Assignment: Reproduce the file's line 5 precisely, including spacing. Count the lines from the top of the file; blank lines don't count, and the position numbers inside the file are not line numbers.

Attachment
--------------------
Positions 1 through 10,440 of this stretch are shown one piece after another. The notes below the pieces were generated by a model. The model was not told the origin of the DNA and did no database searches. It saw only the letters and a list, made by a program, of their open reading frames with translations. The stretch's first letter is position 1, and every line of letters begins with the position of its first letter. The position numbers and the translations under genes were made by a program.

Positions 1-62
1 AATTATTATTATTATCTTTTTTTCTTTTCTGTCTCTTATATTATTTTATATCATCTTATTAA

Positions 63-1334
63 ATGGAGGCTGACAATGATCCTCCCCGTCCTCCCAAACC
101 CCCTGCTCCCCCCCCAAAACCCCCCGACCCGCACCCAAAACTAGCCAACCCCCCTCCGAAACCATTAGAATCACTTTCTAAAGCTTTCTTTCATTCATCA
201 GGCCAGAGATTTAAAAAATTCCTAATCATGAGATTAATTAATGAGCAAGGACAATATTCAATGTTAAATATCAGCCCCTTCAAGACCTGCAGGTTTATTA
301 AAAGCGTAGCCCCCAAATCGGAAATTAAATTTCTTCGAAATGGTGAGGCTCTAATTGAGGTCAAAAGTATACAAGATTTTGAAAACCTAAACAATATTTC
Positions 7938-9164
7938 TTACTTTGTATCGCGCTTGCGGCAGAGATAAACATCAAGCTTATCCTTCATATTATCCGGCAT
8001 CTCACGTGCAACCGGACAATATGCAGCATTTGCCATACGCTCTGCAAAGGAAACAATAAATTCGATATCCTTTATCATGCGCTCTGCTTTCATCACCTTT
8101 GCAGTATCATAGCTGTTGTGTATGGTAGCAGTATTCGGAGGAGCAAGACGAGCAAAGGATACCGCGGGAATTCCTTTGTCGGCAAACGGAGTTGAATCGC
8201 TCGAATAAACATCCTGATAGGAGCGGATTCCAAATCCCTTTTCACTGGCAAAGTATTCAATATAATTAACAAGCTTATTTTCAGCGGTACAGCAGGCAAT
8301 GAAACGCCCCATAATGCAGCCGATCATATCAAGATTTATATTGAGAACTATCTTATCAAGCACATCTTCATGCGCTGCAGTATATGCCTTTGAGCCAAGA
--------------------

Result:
63 ATGGAGGCTGACAATGATCCTCCCCGTCCTCCCAAACC